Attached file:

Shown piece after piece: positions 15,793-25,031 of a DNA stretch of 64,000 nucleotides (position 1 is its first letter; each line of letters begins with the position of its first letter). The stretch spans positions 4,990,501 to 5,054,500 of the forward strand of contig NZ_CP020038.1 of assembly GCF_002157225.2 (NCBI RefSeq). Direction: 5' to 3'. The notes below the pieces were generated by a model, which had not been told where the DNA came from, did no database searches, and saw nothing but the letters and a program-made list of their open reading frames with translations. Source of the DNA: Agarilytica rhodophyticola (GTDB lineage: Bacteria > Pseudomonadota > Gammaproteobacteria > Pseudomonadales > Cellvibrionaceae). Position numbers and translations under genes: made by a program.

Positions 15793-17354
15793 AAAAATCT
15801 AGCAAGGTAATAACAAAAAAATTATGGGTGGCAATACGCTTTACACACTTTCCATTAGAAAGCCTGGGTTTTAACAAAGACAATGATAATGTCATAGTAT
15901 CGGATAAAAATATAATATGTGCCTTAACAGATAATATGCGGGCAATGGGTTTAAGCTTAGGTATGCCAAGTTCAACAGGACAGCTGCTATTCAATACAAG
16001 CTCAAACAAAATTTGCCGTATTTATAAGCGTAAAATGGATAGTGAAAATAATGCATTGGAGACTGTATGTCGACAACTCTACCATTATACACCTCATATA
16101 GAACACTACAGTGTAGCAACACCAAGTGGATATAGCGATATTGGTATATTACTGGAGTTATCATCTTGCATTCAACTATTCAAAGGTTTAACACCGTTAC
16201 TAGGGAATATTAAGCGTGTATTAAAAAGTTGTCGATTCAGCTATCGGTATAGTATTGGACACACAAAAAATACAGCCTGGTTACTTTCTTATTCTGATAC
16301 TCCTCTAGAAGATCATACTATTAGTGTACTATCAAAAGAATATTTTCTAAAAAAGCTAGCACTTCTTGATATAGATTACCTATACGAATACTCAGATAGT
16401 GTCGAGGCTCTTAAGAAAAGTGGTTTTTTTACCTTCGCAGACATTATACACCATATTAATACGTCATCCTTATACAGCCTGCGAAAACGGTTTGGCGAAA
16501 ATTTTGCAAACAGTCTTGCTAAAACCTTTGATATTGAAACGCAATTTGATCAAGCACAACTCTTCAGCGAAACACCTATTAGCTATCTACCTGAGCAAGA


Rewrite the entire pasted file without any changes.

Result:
Shown piece after piece: positions 15,793-25,031 of a DNA stretch of 64,000 nucleotides (position 1 is its first letter; each line of letters begins with the position of its first letter). The stretch spans positions 4,990,501 to 5,054,500 of the forward strand of contig NZ_CP020038.1 of assembly GCF_002157225.2 (NCBI RefSeq). Direction: 5' to 3'. The notes below the pieces were generated by a model, which had not been told where the DNA came from, did no database searches, and saw nothing but the letters and a program-made list of their open reading frames with translations. Source of the DNA: Agarilytica rhodophyticola (GTDB lineage: Bacteria > Pseudomonadota > Gammaproteobacteria > Pseudomonadales > Cellvibrionaceae). Position numbers and translations under genes: made by a program.

Positions 15793-17354
15793 AAAAATCT
15801 AGCAAGGTAATAACAAAAAAATTATGGGTGGCAATACGCTTTACACACTTTCCATTAGAAAGCCTGGGTTTTAACAAAGACAATGATAATGTCATAGTAT
15901 CGGATAAAAATATAATATGTGCCTTAACAGATAATATGCGGGCAATGGGTTTAAGCTTAGGTATGCCAAGTTCAACAGGACAGCTGCTATTCAATACAAG
16001 CTCAAACAAAATTTGCCGTATTTATAAGCGTAAAATGGATAGTGAAAATAATGCATTGGAGACTGTATGTCGACAACTCTACCATTATACACCTCATATA
16101 GAACACTACAGTGTAGCAACACCAAGTGGATATAGCGATATTGGTATATTACTGGAGTTATCATCTTGCATTCAACTATTCAAAGGTTTAACACCGTTAC
16201 TAGGGAATATTAAGCGTGTATTAAAAAGTTGTCGATTCAGCTATCGGTATAGTATTGGACACACAAAAAATACAGCCTGGTTACTTTCTTATTCTGATAC
16301 TCCTCTAGAAGATCATACTATTAGTGTACTATCAAAAGAATATTTTCTAAAAAAGCTAGCACTTCTTGATATAGATTACCTATACGAATACTCAGATAGT
16401 GTCGAGGCTCTTAAGAAAAGTGGTTTTTTTACCTTCGCAGACATTATACACCATATTAATACGTCATCCTTATACAGCCTGCGAAAACGGTTTGGCGAAA
16501 ATTTTGCAAACAGTCTTGCTAAAACCTTTGATATTGAAACGCAATTTGATCAAGCACAACTCTTCAGCGAAACACCTATTAGCTATCTACCTGAGCAAGA